New unprocessed image of Saturn's rings. Credit: NASA/JPL/Space Science Institute

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From Cassini, 1,460,000,000 km away, comes this great image of the majestic rings of Saturn lit up brightly by the Sun. This is a raw image, it hasn’t been processed, that spot in the middle of the image is probably a cosmic ray hit.

Saturn’s rings are not a simple disk, but it is actually made up of thousands of separate rings. The big dark gap in the rings is called the Cassini Division, discovered by the astronomer Giovanni Domenico Cassini in the 17th century. Saturn’s moon Mimas is responsible for that gap; any particle in the Cassini Division orbits Saturn in half the time Mimas does, and so it feels a periodic tug from the moon (called a resonance). That pulls the particles clear from that region, carving a gap. Other broad gaps in the rings are from other moon resonances, while some of the narrow ones are from small moons in the gaps gravitationally clearing out nearby ring particles.The rings are made up of icy particles,they range in size from, about a grain of sand to the size of a small house, but on average they are the size of your clenched fist. The rings extend from about 74,000 kilometres to about 180,000 kilometres from Saturn’s centre, but they are very thin, less than a hundred metres thick! A scale model of the rings as thick as a single piece of tissue paper would cover an entire football field! It’s still unclear how Saturn, or the other three gas giants, got their rings, but there is more than one mechanism to get them, a moon could get hit by an asteroid or comet shattering it.

There’s a lot we don’t know about Saturn and its rings, but Cassini has been orbiting Saturn for a while, it’s taken some amazing images of Saturn and everything around it. Cassini is helping us solve the mysteries of the Saturn and its surroundings in far better detail than ever before. It has produced some of the highest resolution images of the ringed planet and its moons.

You can scour the Cassini image gallery yourself, click here.


Hayabusa's sample return canister was opened to reveal a small particle inside. Credit:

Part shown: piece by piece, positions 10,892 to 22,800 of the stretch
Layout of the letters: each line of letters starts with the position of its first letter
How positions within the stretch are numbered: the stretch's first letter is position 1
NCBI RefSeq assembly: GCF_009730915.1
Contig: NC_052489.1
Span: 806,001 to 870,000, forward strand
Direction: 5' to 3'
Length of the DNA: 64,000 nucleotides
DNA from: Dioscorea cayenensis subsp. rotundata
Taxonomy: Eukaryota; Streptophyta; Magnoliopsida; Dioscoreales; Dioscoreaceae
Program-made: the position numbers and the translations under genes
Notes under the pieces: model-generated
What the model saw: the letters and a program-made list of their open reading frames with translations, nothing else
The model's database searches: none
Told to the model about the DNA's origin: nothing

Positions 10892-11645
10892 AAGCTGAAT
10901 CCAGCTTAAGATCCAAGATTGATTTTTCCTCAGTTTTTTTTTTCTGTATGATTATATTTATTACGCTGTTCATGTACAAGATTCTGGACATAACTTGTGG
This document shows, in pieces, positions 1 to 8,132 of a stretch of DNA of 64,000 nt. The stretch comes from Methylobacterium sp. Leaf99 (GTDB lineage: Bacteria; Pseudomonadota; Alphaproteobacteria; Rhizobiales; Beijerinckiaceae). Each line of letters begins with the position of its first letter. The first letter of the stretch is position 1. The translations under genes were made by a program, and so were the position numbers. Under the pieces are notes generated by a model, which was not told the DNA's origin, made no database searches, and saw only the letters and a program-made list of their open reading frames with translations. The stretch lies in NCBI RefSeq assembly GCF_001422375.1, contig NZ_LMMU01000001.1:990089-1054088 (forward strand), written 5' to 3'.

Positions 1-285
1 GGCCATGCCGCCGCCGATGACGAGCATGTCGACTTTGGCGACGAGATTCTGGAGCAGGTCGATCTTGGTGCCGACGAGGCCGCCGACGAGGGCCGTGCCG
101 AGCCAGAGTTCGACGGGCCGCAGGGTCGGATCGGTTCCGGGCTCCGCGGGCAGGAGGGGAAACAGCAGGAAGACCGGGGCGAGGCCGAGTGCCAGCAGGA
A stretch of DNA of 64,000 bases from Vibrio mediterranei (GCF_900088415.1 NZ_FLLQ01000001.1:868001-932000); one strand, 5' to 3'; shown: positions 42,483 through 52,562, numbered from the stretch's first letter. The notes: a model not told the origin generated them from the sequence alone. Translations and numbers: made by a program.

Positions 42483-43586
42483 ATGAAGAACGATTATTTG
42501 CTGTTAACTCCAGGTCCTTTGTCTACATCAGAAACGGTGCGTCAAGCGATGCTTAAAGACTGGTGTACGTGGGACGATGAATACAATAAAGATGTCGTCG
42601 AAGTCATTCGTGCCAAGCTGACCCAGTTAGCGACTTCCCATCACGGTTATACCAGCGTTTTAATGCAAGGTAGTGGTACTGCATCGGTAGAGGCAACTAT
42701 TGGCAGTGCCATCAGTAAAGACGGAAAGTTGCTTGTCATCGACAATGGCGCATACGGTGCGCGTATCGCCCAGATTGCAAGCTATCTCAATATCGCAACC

The sample canister of Hayabusa, the troubled probe which had a dramatic re-entry back in June, has now been opened and it has some material in it! This is great news! Due to malfunctions it wasn’t clear if the probe managed to collect material from the rubble pile asteroid Itokawa, but JAXA has found a very small amount of dust particles in the container. It isn’t clear if the dust grains which are very small, about 0.01-millimeter in size, are from the asteroid itself, or if it could be from Earth — left in the container from before launch, or it possibly could have made its way in there during the landing/post landing handling. “Material on the planet or asteroid or particulate matter is at this stage is unknown, we will consider in detail,” is the Google translate version of the JAXA press release. The image above was taken on June 28, 2010, and below is a magnified view of one of the particles.

Magnified view of a dust particle in the Hayabusa canister. Credit: JAXA

This magnified view was taken on June 29, and shows a magnified view of one very small particle being picked up by a quartz manipulator, which appears as a stripe on the image. It will take several weeks to confirm whether the particles are from the asteroid, but if so, would be the first-ever asteroid sample return.

What do you think about this? Do you think Hayabusa brought some asteroid dust back? Or maybe we can just ask Paul the Octopus! Leave a comment!

Astronomers have now confirmed that an object imaged back in 2008 is a direct image of an exoplanet orbiting a star.

This image, taken in 2008 by the Gemini North telescope in Hawaii, shows the star 1RXS J160929.1-210524 (I’ll call it 1RXS 1609) in the center, and the planet (1RXS 1609b) indicated by the red circle. The star is a bit smaller and slightly cooler than our sun.

The problem was, that the object might have been a background object like a star or a background galaxy. It has happened before. However, follow-up observations have shown that it is neither a star nor a galaxy, it is indeed a planet orbiting the star.

Credit: Gemini Observatory/AURA/David Lafrenière (University of Montreal),Ray Jayawardhana (University of Toronto), and Marten van Kerkwijk (University of Toronto)

On this graph, the separation of the object and the star are shown in the y-axis, and time is shown on the x.  The star is moving slowly as it orbits the centre of our galaxy. If the object was moving separately it would be near the or on the purple line, changing as they moved separately. If the object were a planet the separation wouldn’t change much as they moved together across the sky. The observation of the planet is shown as black dots in this picture, they fall right on the line making it an object orbiting a star, which pretty much makes this a planet.